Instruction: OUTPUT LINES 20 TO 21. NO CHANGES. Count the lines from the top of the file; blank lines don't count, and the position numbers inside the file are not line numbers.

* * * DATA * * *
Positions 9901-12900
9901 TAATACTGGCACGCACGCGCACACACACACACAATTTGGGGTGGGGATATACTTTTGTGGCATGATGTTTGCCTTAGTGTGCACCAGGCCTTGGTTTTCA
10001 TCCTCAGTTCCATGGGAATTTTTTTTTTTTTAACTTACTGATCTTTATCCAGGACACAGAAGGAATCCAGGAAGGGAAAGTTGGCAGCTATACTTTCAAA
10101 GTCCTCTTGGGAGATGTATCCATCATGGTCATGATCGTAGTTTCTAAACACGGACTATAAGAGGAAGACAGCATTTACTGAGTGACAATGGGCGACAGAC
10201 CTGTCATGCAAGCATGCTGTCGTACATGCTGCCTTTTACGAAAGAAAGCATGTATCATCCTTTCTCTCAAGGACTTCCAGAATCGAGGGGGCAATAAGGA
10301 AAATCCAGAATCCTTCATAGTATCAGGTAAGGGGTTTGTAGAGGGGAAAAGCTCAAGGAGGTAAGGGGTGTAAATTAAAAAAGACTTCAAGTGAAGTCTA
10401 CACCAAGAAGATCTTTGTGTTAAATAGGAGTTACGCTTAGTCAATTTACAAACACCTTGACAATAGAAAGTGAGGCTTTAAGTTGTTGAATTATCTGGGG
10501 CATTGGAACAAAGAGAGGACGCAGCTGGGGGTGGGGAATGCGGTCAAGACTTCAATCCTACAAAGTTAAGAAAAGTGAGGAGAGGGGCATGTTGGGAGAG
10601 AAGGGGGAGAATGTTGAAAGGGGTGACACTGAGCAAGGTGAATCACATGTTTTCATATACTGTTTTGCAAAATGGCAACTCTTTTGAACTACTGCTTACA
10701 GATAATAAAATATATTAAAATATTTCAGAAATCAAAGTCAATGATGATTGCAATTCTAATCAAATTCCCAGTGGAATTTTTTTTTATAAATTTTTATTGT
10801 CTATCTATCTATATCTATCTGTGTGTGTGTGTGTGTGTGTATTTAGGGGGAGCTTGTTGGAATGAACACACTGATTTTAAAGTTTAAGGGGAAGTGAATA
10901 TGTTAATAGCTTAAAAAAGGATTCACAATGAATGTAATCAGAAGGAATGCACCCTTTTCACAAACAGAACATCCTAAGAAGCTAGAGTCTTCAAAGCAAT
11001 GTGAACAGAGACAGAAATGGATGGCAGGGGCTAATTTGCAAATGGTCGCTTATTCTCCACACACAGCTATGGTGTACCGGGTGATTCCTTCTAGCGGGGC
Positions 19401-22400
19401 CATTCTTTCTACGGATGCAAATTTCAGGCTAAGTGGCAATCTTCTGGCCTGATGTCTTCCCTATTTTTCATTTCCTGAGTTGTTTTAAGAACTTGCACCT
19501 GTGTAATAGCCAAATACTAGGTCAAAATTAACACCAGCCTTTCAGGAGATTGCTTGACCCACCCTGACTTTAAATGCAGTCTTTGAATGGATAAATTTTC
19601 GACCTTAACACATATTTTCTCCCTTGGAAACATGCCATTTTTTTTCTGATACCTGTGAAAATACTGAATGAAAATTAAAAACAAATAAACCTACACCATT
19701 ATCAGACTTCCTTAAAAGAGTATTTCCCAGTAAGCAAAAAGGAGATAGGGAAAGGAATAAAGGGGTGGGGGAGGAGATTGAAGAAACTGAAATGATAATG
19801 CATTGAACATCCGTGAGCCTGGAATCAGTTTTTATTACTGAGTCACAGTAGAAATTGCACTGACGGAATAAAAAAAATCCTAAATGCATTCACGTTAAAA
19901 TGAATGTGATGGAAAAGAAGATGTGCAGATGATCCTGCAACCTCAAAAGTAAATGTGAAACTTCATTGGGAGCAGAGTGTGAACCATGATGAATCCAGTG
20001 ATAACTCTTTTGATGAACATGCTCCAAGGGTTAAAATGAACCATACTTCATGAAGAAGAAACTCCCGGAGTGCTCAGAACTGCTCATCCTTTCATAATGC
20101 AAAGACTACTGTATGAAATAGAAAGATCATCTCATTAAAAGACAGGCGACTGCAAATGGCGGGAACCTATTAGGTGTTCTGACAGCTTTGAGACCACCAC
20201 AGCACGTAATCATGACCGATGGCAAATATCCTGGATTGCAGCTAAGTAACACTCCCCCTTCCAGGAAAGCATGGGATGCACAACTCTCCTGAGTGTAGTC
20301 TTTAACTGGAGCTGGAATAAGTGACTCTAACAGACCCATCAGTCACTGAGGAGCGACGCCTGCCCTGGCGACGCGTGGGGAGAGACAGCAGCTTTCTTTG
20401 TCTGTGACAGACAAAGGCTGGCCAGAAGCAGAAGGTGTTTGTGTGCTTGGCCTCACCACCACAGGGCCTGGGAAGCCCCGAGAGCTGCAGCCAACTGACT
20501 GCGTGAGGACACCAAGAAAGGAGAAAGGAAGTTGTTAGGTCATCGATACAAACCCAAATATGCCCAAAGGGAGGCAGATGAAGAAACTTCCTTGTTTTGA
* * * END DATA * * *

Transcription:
19901 TGAATGTGATGGAAAAGAAGATGTGCAGATGATCCTGCAACCTCAAAAGTAAATGTGAAACTTCATTGGGAGCAGAGTGTGAACCATGATGAATCCAGTG
20001 ATAACTCTTTTGATGAACATGCTCCAAGGGTTAAAATGAACCATACTTCATGAAGAAGAAACTCCCGGAGTGCTCAGAACTGCTCATCCTTTCATAATGC